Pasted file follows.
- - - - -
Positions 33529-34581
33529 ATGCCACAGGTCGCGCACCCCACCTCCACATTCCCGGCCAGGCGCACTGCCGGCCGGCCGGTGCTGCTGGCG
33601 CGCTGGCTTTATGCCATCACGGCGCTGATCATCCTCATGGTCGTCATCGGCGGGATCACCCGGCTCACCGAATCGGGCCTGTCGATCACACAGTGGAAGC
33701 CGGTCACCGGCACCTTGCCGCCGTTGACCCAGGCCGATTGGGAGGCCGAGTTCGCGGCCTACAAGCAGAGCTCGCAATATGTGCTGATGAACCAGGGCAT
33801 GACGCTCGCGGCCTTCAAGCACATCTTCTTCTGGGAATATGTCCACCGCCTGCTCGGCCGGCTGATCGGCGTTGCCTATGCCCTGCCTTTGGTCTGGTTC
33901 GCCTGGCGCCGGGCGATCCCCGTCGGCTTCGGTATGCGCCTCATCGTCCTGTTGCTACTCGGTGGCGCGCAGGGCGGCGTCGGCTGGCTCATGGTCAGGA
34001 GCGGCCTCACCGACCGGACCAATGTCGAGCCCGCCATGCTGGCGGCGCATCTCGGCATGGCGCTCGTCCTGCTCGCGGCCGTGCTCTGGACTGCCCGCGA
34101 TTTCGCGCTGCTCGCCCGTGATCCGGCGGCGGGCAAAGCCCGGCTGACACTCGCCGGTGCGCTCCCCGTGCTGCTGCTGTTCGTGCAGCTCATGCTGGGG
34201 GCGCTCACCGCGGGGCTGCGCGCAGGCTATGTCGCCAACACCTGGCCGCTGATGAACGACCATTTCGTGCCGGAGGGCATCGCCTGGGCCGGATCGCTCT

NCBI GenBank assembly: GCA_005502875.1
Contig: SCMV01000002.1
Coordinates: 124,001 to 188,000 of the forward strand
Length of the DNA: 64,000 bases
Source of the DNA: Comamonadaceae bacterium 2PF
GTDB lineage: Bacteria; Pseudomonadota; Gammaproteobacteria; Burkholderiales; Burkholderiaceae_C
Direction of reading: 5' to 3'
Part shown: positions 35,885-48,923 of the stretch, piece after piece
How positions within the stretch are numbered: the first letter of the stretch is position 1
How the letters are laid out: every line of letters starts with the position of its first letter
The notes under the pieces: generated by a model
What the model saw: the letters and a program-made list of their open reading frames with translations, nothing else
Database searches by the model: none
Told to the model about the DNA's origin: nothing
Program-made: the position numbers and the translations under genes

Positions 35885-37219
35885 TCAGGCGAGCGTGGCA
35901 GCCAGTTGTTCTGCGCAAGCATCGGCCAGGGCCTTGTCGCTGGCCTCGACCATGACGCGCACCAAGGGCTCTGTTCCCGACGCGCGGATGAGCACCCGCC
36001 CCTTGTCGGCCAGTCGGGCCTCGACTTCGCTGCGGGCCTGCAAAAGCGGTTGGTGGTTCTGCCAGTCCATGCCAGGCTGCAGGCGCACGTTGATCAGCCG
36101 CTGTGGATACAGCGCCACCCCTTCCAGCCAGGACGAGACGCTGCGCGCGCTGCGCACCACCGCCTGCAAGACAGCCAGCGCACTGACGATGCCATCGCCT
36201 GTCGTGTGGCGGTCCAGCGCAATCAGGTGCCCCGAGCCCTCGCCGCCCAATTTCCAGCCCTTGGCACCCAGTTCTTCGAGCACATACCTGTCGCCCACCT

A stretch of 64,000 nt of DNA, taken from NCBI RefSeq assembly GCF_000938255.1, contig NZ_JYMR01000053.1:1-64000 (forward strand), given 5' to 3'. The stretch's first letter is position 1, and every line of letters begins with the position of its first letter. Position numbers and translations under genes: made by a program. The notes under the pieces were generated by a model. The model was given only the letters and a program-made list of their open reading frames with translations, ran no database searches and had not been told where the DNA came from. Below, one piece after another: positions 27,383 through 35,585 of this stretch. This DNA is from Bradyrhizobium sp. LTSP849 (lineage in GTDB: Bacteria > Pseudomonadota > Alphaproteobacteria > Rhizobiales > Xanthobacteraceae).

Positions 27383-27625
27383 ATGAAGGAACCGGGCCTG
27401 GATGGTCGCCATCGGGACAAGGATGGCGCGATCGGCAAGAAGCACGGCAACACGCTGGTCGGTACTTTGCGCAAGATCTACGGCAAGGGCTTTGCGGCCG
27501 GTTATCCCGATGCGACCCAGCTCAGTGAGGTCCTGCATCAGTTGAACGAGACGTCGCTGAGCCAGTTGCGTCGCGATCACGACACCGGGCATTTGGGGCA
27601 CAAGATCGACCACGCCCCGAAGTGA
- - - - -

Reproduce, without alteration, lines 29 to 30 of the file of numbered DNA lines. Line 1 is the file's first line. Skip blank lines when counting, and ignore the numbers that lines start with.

36101 CTGTGGATACAGCGCCACCCCTTCCAGCCAGGACGAGACGCTGCGCGCGCTGCGCACCACCGCCTGCAAGACAGCCAGCGCACTGACGATGCCATCGCCT
36201 GTCGTGTGGCGGTCCAGCGCAATCAGGTGCCCCGAGCCCTCGCCGCCCAATTTCCAGCCCTTGGCACCCAGTTCTTCGAGCACATACCTGTCGCCCACCT